11. MorshuArtsInc Apprentice Engineer

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    In the end, at least regarding architecture, one can build houses that were still common up to the early 20th century.
     
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  12. Ghostickles Senior Engineer

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    It says longsword, so I am thinking its longsword, because one thing cannot be argued; the strength of the mighty Treebeard. A guy that pulls his own plow and carries logs over his head with a pocket full of granite could probably do it one handed.
     
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  13. boromir Apprentice Engineer

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    191
    Aye, well said. He's also mastered time and space - able to enclose a furnace and bed into a small chest as well as freeze time.
     
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  14. Mirek Apprentice Engineer

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    The hilt of the sword wich you see in the quickbar looks definitely like Type 6 hilt according to Oakeshott typologi. Types 5-8 are used between 1350-1550 and i only ever saw type 6 on longswords. Also term "Bastarad sword" i only ever saw in fantasy literature in studies and scientific papers i only ever saw terms longsword/shortsword according to the lenght of the blade and onehanded/one and half handed/twohanded according to usage, so i gues term longsword is correct. aLso the end of the hilt depicted in the quickbar menu ( i dont know the english term, in my language term "hlavice" is used) , looks like TYpe H,J,K or R type (still Oakeshott) wich wasnt wery common before 14th century types A-E were common in early medieval times. If the character uses the sword onehanded is irelevant, Longswords can be used onehanded except 16th century Doublehanded sword, but Double handed swords were not comonly used in middleages according to my knowledge.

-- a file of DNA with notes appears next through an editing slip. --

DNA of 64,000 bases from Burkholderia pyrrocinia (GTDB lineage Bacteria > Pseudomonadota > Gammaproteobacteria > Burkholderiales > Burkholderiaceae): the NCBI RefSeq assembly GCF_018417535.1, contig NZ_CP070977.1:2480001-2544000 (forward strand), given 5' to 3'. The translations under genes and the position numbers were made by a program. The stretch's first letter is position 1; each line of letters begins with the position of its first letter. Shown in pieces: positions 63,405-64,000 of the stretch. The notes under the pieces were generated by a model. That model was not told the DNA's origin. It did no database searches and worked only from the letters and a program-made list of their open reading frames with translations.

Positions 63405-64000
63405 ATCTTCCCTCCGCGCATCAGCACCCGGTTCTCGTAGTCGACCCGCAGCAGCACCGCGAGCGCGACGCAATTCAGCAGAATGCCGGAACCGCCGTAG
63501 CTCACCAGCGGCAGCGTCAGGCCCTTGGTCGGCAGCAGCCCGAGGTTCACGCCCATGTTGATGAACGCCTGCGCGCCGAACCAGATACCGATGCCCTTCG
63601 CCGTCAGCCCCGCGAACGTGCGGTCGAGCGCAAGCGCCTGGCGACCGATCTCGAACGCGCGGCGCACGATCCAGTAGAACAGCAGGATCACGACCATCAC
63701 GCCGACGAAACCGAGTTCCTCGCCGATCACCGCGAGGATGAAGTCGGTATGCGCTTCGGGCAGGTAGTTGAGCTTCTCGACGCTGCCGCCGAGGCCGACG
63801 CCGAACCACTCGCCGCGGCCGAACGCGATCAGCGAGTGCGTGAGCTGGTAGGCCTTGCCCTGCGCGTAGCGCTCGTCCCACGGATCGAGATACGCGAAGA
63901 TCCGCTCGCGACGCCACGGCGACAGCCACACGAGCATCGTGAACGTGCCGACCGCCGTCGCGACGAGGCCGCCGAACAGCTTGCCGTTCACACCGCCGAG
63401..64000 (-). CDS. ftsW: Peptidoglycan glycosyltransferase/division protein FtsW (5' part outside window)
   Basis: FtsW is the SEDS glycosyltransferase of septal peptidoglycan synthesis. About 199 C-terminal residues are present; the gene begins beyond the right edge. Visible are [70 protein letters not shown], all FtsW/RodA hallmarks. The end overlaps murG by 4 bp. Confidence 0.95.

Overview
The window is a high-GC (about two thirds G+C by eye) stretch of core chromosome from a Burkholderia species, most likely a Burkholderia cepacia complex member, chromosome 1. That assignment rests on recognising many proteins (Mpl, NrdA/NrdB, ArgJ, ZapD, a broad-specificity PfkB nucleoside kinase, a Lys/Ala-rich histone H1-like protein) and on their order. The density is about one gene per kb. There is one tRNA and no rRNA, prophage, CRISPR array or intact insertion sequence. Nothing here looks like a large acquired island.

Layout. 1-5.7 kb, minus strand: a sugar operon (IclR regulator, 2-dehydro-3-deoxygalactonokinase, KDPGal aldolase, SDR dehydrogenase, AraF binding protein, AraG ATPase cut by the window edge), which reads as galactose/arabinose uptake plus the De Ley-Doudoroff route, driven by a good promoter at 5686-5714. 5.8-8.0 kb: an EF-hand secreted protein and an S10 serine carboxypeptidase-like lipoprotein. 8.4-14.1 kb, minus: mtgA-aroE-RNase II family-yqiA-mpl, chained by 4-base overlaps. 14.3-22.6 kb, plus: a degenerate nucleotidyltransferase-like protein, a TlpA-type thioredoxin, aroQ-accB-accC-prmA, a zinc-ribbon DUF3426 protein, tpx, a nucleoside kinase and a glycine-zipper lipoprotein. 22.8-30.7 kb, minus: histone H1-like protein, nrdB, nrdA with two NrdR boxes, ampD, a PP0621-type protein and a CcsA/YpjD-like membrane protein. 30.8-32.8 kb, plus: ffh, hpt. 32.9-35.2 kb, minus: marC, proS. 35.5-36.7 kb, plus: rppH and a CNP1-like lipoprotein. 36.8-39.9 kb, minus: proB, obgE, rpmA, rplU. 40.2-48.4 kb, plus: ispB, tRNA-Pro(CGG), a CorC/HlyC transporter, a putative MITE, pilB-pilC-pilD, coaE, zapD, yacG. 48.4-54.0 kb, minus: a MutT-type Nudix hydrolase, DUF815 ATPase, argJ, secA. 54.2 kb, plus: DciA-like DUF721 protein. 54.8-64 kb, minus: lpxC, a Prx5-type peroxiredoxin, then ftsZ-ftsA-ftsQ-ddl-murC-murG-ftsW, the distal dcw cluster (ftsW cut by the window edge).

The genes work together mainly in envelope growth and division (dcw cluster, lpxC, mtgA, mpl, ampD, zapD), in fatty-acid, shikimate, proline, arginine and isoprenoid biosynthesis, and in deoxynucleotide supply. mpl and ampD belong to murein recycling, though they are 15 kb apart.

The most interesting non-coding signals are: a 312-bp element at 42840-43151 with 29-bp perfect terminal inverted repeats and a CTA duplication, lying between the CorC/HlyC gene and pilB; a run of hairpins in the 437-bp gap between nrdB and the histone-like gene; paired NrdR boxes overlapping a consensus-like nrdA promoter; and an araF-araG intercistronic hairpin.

https://is.muni.cz/el/1421/jaro2012/AEA_59/um/mece.pdf

    Mind, that all the terms i know are in czech language and terms that i use here are my translation to english, so the correct english term my be different as sometimes terminology differs between countries and their languages.
     
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  15. Ciero9 Trainee Engineer

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    These videos offer some great information about different types of swords.





    He also has numerous videos about castles.
     
  16. Yurets Trainee Engineer

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    I more like this guy :)
     
  17. ibisgrunk Apprentice Engineer

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    best thread ever.

    @Mirek you are thinking more like 1300-1340?